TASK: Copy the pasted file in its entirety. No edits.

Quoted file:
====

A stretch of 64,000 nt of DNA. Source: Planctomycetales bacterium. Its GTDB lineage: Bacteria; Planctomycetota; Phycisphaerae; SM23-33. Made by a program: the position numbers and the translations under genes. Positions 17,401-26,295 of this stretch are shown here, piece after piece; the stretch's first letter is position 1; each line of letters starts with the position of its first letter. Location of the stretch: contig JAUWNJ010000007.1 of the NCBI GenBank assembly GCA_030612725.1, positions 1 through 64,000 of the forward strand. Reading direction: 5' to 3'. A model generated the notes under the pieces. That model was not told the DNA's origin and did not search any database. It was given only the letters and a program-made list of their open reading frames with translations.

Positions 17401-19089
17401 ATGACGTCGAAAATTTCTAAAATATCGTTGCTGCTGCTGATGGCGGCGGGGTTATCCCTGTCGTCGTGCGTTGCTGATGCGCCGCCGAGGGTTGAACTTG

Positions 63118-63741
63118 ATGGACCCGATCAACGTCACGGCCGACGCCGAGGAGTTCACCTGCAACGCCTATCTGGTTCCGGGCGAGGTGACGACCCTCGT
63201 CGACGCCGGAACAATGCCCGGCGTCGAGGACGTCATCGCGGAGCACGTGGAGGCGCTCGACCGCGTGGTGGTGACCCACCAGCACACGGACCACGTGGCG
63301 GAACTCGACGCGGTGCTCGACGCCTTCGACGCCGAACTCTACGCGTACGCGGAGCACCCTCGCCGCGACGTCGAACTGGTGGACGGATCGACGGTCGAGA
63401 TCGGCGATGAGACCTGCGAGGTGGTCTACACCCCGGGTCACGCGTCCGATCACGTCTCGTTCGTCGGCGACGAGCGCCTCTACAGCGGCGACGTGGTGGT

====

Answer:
A stretch of 64,000 nt of DNA. Source: Planctomycetales bacterium. Its GTDB lineage: Bacteria; Planctomycetota; Phycisphaerae; SM23-33. Made by a program: the position numbers and the translations under genes. Positions 17,401-26,295 of this stretch are shown here, piece after piece; the stretch's first letter is position 1; each line of letters starts with the position of its first letter. Location of the stretch: contig JAUWNJ010000007.1 of the NCBI GenBank assembly GCA_030612725.1, positions 1 through 64,000 of the forward strand. Reading direction: 5' to 3'. A model generated the notes under the pieces. That model was not told the DNA's origin and did not search any database. It was given only the letters and a program-made list of their open reading frames with translations.

Positions 17401-19089
17401 ATGACGTCGAAAATTTCTAAAATATCGTTGCTGCTGCTGATGGCGGCGGGGTTATCCCTGTCGTCGTGCGTTGCTGATGCGCCGCCGAGGGTTGAACTTG

Positions 63118-63741
63118 ATGGACCCGATCAACGTCACGGCCGACGCCGAGGAGTTCACCTGCAACGCCTATCTGGTTCCGGGCGAGGTGACGACCCTCGT
63201 CGACGCCGGAACAATGCCCGGCGTCGAGGACGTCATCGCGGAGCACGTGGAGGCGCTCGACCGCGTGGTGGTGACCCACCAGCACACGGACCACGTGGCG
63301 GAACTCGACGCGGTGCTCGACGCCTTCGACGCCGAACTCTACGCGTACGCGGAGCACCCTCGCCGCGACGTCGAACTGGTGGACGGATCGACGGTCGAGA
63401 TCGGCGATGAGACCTGCGAGGTGGTCTACACCCCGGGTCACGCGTCCGATCACGTCTCGTTCGTCGGCGACGAGCGCCTCTACAGCGGCGACGTGGTGGT